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Infographic: ‘Why not print cancer?’ Here’s what we learn from building glioblastoma on a chip

| | August 26, 2019

If arranging cells in a particular formation was a good way to build cancer models that mimic what’s going on in the body, [graduate student Hee-Gyeong] Yi, who had been working on 3-D printing of cartilage cells at the time, thought: “Why not print cancer?”

“[Glioblastoma] patients suffer from the extraordinarily aggressive and rapid progression of the disease, and reactions to anti-cancer treatments often vary from patient to patient,” Yi, now at Seoul National University Medical Research Center, tells The Scientist in an email. There is a great need to test potential treatments before they are given to individual patients, she adds—something that could perhaps be done using a 3-D–printed tumor on a chip.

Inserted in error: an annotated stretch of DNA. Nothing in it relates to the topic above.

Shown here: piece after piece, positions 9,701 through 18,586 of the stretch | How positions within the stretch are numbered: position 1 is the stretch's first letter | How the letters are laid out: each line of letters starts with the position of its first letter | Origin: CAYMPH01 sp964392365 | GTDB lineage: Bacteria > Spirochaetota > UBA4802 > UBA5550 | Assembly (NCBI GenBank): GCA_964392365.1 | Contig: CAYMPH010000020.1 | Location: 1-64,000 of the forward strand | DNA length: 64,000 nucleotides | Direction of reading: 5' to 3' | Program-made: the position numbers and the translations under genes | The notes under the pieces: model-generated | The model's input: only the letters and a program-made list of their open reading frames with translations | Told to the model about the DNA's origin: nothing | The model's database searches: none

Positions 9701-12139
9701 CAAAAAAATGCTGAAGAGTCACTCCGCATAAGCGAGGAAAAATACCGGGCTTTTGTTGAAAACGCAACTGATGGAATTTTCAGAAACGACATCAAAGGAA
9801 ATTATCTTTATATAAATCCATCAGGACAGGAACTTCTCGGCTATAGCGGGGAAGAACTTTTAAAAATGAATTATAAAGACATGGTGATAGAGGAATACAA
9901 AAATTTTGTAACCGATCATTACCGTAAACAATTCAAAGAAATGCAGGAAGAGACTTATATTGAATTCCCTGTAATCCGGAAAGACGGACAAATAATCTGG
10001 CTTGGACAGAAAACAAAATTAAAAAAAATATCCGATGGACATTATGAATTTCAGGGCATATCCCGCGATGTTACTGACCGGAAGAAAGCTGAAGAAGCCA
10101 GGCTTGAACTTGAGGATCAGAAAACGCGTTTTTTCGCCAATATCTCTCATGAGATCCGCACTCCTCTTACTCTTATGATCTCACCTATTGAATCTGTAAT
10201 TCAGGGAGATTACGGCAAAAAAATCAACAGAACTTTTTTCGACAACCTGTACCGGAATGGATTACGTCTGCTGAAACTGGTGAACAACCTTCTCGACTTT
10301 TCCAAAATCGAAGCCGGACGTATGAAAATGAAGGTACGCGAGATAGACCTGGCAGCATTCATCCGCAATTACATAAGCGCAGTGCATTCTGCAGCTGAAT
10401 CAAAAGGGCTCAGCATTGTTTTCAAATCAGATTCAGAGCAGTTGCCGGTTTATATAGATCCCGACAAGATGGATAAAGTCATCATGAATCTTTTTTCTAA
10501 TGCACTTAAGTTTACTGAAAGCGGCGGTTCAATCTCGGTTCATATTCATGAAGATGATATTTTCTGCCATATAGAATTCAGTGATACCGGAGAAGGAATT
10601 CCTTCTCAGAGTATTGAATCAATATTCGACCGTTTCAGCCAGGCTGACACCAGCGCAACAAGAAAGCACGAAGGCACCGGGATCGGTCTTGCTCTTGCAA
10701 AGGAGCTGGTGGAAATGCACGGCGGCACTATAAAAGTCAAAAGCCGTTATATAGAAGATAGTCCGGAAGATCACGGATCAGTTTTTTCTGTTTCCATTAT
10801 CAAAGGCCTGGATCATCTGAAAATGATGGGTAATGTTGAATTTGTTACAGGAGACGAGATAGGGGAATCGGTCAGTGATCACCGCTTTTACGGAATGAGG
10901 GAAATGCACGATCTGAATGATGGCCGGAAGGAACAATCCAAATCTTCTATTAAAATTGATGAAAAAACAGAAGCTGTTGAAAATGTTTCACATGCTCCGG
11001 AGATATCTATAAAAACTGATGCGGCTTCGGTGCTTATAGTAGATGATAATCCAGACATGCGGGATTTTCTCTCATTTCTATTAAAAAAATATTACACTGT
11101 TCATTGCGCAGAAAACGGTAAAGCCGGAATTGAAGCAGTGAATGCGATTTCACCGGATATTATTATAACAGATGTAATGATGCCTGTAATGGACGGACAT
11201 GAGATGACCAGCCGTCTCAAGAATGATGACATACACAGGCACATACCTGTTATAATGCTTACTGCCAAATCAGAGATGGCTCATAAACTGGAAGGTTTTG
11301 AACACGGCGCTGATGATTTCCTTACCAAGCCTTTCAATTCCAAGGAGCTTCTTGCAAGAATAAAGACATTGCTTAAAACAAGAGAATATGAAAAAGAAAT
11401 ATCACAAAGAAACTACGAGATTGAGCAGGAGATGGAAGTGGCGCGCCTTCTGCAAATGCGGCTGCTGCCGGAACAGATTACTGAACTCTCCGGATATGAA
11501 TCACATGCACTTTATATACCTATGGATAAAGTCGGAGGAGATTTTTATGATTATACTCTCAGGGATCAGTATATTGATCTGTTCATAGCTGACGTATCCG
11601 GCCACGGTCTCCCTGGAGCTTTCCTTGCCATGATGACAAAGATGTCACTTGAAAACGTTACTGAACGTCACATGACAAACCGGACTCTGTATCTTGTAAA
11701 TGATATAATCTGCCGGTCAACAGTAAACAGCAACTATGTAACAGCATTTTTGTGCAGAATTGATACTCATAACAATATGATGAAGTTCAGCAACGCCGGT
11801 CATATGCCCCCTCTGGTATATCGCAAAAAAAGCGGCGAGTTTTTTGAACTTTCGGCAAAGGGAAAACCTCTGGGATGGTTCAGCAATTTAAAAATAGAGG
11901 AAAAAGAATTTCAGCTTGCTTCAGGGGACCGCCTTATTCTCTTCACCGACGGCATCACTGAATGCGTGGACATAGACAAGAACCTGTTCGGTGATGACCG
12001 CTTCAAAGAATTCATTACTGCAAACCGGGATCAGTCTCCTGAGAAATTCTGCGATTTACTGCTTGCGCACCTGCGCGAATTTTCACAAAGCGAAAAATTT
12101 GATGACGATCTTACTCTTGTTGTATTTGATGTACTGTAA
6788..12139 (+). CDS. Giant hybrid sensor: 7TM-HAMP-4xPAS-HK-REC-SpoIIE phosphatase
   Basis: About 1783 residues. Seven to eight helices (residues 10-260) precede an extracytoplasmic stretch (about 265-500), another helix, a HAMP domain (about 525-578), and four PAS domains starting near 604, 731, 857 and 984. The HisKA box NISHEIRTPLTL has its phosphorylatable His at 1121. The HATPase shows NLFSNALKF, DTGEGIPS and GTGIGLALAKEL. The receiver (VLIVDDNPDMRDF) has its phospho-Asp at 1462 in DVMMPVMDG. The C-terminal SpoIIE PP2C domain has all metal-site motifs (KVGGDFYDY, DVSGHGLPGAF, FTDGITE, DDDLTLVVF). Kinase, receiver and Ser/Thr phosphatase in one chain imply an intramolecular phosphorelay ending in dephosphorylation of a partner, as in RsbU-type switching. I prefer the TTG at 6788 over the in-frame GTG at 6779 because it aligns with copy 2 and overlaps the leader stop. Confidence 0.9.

After the GBMs-on-chips incubated in culture media for a week, Yi and her colleagues exposed them to radiation and the chemotherapy drug temozolomide, treatments the patient donors had undergone. The research team found that lower survival of tumor and vascular cells in the GBM-on-a-chip model correlated with longer survival of the patients who received similar treatments. Moreover, the GBMs-on-chips responded to other treatments as would be predicted based on the cancer’s genotype, further validating the models’ biomimetic accuracy.

july finan v
A chamber wall is printed with silicon-based bioink on a sterile glass slide (1). Within this chamber, a mixture of human vascular cells derived from umbilical cords and decellularized extracellular matrix (ECM) from a pig’s brain is printed in a ring (2). Finally, a third bioink, containing porcine ECM combined with glioblastoma (GBM) cells taken from a patient’s resected tumor, fills in the ring (3). After a week of growth in a cell culture incubator, the model is ready to be used to screen various therapy options. Image: Kelly Finan

Read full, original post: Glioblastoma on a Chip

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